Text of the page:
Eight months have passed since the European Union signed an agreement with Turkey to address the flow of refugees and migrants travelling across the Aegean Sea from Turkey to Greece. Under the agreement, all "irregular migrants" who arrived in Greece after March 20th would be sent back to Turkey. In exchange the EU member states committed to increase the resettlement Syrian refugees already in Turkey.
While the flow of people arriving in Greece in recent months has sharply diminished, many refugees and migrants who hoped to travel on to western Europe have found themselves stuck in Greek refugee camps. Contrary to many news reports on the refugee crisis, these camps are largely made up of women and children. In fact, the latest UN Refugee Agency data shows nearly 60 per cent of the arrivals in Greece across the Mediterranean in 2016 were women and children.
Sotiria Kyriakopoulou has spent the last nine months working with women on the island of Lesbos and in the Attica region around Athens who have become increasingly vulnerable to sexual assault and exploitation in these overcrowded camps.
Living in a camp without any real privacy or community network puts these women at real risk of gender-based violence, says Kyriakopoulou, who works with ActionAid Hellas. “Now that people are stuck in Greece for months, our work requires more in-depth intervention because people feel psychologically unwell and need more appropriate accommodation.”
The NGO holds language and geography classes and runs arts and crafts activities with the women while holding sessions about women’s rights with men in the camps.
“Everyone travelling alone has a different story. It goes back to what happened in the country they’re leaving from. When women arrive here they need further protection because they immediately become potential victims of sexual violence. Some women are survivors of sexual violence in the countries they come from.”
The key to gaining the trust of these women is communicating through their native tongue, says Kyriakopoulou. “We work daily to make people feel they can trust us and it’s always easier to approach someone in their own language. We have cultural mediators, people who are settled refugees themselves, who speak Farsi, French and Arabic. They have a personal connection and can understand where the refugees are coming from. What is important is letting them know they’re in Europe now and have access to legal rights.”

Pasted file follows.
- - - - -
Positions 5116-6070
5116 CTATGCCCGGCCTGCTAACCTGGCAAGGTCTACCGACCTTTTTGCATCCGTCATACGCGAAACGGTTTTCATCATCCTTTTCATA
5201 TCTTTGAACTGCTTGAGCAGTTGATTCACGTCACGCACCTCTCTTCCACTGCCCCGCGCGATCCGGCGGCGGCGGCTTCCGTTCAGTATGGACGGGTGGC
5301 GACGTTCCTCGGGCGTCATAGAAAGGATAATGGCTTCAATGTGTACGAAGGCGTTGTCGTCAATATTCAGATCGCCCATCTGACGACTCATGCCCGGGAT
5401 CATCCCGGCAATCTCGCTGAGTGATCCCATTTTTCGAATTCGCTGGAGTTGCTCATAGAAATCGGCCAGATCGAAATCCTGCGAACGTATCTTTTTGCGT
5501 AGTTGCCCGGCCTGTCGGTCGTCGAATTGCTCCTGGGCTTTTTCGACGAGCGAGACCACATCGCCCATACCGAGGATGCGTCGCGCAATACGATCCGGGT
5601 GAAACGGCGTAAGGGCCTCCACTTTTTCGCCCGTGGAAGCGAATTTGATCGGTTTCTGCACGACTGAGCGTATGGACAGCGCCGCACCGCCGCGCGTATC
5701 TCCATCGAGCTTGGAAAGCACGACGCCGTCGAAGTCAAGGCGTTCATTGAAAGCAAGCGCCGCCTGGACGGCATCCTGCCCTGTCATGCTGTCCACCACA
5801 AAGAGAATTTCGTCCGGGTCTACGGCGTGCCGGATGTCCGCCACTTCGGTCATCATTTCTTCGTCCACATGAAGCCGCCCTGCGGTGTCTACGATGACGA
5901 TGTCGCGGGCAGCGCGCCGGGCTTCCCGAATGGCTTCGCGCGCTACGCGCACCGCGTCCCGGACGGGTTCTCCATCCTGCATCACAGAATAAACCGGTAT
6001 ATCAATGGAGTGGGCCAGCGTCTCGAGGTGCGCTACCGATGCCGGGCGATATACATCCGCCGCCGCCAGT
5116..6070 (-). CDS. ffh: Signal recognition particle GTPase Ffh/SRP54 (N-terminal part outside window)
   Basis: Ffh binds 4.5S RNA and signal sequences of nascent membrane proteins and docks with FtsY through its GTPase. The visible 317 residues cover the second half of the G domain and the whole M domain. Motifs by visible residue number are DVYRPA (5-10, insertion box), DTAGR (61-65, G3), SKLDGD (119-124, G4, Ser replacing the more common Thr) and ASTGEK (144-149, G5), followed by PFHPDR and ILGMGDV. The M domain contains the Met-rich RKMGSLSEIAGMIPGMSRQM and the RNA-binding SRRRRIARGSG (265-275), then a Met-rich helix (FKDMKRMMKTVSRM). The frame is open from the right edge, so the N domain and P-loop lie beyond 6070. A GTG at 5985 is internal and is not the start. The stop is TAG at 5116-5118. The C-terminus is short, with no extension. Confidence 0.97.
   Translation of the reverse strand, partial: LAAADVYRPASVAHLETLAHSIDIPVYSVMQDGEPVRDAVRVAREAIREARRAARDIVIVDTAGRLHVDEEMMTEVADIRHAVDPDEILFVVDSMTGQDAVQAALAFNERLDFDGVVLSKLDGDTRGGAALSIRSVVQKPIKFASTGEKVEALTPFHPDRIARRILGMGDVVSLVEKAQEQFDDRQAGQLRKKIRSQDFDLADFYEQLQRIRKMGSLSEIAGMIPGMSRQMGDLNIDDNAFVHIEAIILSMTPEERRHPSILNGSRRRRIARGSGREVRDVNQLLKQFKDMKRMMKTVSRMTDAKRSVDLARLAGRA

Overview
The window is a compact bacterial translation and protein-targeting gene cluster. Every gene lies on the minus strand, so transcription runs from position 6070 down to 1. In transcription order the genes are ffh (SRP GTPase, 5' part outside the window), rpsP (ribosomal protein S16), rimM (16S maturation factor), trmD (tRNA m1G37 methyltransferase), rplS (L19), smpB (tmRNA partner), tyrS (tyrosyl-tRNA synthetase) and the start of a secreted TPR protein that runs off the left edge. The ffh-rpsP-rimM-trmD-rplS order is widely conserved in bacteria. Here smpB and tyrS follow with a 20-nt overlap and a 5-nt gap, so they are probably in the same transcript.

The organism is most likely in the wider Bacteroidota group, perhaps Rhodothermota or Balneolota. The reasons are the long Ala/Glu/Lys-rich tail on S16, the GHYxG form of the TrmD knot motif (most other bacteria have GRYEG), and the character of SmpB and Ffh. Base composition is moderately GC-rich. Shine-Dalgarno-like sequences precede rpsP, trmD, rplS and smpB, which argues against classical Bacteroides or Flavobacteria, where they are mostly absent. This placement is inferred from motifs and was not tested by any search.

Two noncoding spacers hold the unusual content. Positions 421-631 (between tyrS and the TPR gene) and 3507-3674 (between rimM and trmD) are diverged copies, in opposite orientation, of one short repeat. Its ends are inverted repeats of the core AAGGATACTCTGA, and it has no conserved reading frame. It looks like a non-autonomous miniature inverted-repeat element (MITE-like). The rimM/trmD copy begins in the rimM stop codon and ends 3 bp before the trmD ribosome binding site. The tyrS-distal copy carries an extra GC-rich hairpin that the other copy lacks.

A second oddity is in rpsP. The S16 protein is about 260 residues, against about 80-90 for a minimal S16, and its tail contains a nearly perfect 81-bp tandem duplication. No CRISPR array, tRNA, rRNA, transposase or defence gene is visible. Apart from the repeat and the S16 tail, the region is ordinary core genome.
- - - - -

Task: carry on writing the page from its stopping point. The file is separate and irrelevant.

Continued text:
According to the United Nations High Commissioner for Refugees (UNHCR), nearly 50 per cent of refugees in Greece are Syrian. There are also large numbers of Afghan, Iraqi and Pakistani refugees. While the numbers of sea arrivals have dropped significantly since this time last year, 170,586 people have still arrived in Greece by sea so far in 2016. A total of 340,252 migrants and refugees have arrived in Europe by sea so far this year.
“The problem is we are beyond capacity,” says Kyriakopoulou. “There is a need for decongestion in these camps. We don’t have thousands arriving every day anymore but we do still have numbers coming and staying on the island.”
Kyriakopoulou and her colleagues have set up what they call “women-friendly spaces” where women are offered a protective environment where they can speak about their problems and rest. They are also offered psychological support through meetings with social workers, referrals for medical, legal and shelter assistance and are provided with “dignity kits”.
Dignity kits consist of small bags filled with sanitary towels and other basic toiletries for female refugees. “These are the items they identified as important; particularly when they were travelling they needed these products to keep them dignified.
“It’s all about dignity. People, wherever they are, whatever country they are in, whether it’s in Europe or waiting in another country to have a better life, they all need access to the basics,” she says.
“People who are refugees have been the cornerstone of our civilisation. This is how humankind keeps evolving and we shouldn’t forget that. They’re looking for a better life. There are concerns in many countries about these different voices but we need to find a way to communicate with each other and get the message across that this is about dignity and humanity.”